Today we found out that University of San Diego are not easily deceived by the promises of Social Security. Today’s San Diego Tribune featured an excellent article by Professor Thomas Dalton, PhD who discusses his student’s perceptions of Social Security. This comes as no surprise to me, but will to some longtime supporters of the program:
Do you want to hear something scary? Each semester I ask at least one of my college level accounting classes how many believe that they will collect Social Security benefits someday. These are traditional students in their early 20s, quite intelligent and financially literate. Invariably, in a class of 40, at most one person might raise a hand in response.
On the chance that students are just reluctant to raise their hands in class, I turn the question around and then ask how many people believe they will never collect any Social Security benefits in their lifetime. All hands but maybe one or two instantly shoot into the air.
Why should they! Mass media has been inundating young Americans with the message that Social Security will not be there since the 1990’s. Anyone with a 10th grade education can figure out that the system is unsustainable. Is this ‘scary’? If you are a member of the AARP, a Social Security supporter or one of those shills from Social Security Works, then yes it should be scary. For the rest of us, as the students at the University of San Diego demonstrated, this is reality. We’ve grown up in a world where Social Security is not ‘promised’ to us.
That’s our real problem – not whether Social Security can be fixed (it can), not how long the Social Security Trust Fund will last (it’s fictional anyway) – but that a generation of citizens is being asked to pay into a system it believes is fraudulent. How long would you pay into a retirement system if you really believe the money will all be gone when you retire? And what does that say about our future when young people are convinced that their government is cynically lying to them to keep the Ponzi scheme alive? Folks, we are in trouble.
‘Trouble’ hasn’t happened yet. Younger Americans seem to be resigned to their fate of sending 6.2% of their personal payroll taxes (12.4% when including their employer’s matching contribution) to Social Security and receiving little to nothing in return. Trouble won’t happen until someone incites the cynical crowd. Lucky we don’t know any incendiary individuals like that around here.
The sad part is that Social Security can be fixed in a number of ways. We can start by being honest. There is no Social Security Trust Fund that can carry us years into the future.
The collection of excess Social Security taxes over the last several decades was not invested in mutual funds, or real estate, or even annuities. It was loaned to other parts of the federal government. In other words, the excess was lent to a federal government that is now 18 trillion dollars in debt as a whole. Think about that. The entity that holds your Social Security Trust Funds has spent all the money entrusted to it, borrowed trillions more, and spent that as well.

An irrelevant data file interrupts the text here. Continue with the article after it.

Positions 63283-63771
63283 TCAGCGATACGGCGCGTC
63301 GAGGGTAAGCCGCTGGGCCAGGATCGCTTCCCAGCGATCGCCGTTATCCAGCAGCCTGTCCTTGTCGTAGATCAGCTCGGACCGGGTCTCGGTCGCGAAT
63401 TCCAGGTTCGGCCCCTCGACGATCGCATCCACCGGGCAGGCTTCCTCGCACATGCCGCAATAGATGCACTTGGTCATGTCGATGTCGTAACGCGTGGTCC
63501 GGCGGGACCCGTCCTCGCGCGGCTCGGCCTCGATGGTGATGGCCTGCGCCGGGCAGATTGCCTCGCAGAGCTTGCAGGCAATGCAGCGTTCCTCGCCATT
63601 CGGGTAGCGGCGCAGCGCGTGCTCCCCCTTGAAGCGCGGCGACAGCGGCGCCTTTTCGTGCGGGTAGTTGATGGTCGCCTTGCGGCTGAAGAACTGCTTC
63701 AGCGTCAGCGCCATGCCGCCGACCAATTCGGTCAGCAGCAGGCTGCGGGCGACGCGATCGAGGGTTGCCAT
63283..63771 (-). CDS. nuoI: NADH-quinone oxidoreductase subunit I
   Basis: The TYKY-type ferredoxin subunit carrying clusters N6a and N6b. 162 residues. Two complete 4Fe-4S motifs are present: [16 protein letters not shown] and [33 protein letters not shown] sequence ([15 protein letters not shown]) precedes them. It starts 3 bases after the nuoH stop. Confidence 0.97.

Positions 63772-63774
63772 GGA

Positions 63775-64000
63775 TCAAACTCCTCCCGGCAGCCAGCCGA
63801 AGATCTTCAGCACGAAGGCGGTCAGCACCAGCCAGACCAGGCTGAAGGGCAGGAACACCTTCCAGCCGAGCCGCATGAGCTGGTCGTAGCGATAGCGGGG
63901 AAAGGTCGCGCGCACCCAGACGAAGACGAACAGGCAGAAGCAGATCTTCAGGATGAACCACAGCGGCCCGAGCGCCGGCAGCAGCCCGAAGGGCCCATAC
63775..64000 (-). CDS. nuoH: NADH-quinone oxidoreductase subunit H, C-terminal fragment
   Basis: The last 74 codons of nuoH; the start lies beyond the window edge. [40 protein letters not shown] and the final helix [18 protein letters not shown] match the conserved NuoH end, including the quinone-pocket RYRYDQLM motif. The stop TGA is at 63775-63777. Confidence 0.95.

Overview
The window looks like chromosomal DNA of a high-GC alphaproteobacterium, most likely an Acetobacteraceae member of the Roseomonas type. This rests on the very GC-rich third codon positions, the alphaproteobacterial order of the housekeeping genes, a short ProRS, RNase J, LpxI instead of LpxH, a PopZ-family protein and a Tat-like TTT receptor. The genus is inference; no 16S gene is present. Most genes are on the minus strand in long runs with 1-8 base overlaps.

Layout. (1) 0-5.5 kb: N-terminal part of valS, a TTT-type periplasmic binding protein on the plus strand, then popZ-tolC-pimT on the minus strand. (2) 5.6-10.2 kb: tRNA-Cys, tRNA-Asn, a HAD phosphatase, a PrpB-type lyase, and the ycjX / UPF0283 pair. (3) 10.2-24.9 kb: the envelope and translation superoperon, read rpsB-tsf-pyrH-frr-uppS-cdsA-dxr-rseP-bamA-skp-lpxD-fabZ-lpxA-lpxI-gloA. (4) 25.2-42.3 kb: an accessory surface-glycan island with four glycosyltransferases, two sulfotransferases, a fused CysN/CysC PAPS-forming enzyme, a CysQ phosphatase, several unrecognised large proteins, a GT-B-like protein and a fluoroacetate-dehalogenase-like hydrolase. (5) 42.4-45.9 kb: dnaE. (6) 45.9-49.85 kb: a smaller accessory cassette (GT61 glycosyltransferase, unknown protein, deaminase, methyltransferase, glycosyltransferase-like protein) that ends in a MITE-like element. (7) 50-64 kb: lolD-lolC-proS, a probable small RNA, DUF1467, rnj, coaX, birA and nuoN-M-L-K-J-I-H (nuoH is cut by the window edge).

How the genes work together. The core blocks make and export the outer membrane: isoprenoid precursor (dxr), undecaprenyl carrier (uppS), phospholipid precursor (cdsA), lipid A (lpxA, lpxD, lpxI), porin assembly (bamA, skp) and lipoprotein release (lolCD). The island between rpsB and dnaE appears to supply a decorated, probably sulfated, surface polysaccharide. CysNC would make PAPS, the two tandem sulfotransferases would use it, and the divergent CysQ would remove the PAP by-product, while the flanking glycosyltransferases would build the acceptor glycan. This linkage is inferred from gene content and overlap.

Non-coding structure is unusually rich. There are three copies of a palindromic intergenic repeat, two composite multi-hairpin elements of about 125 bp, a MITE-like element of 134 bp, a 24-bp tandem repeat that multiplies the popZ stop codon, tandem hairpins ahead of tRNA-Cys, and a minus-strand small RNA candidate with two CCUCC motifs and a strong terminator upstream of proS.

The only way to pay for Social Security benefits now is to keep younger workers paying into the system – a system they almost universally believe will collapse before they retire themselves.
The last sentence speaks volumes about the state of the program today. Shills like these clowns, and multiple media sites are keeping up the “Expand Social Security” propaganda at a feverish rate, with good reason. Because if enough young Americans here this message, they aren’t likely to question where their money is going, or why they aren’t going to see it all ever again. These cheerleaders only purpose is to confuse and inundate young Americans with the pro-Social Security message so that they will keep paying into the system.
Beyond being honest with ourselves, we can repair Social Security.
Now, for the professor’s claim that Social Security can be fixed… Yes, it can. But at what cost? And who will shoulder the burden of that cost?
There are a number of possible remedies (and none of them are pleasant): 1) extend the normal retirement age, 2) reduce future benefits, 3) extend the cap on earnings subject to Social Security taxes, 4) raise the Social Security tax rate, 5) reduce spending elsewhere in the federal government and divert the money to Social Security benefits – the list goes on. The common denominator of all these solutions is the underlying question of who will feel the pain. Who will get less than they were expecting, or what they were promised, or what they are entitled to? Everyone is in favor of a solution as long as someone else absorbs the pain. I’m as guilty as anyone.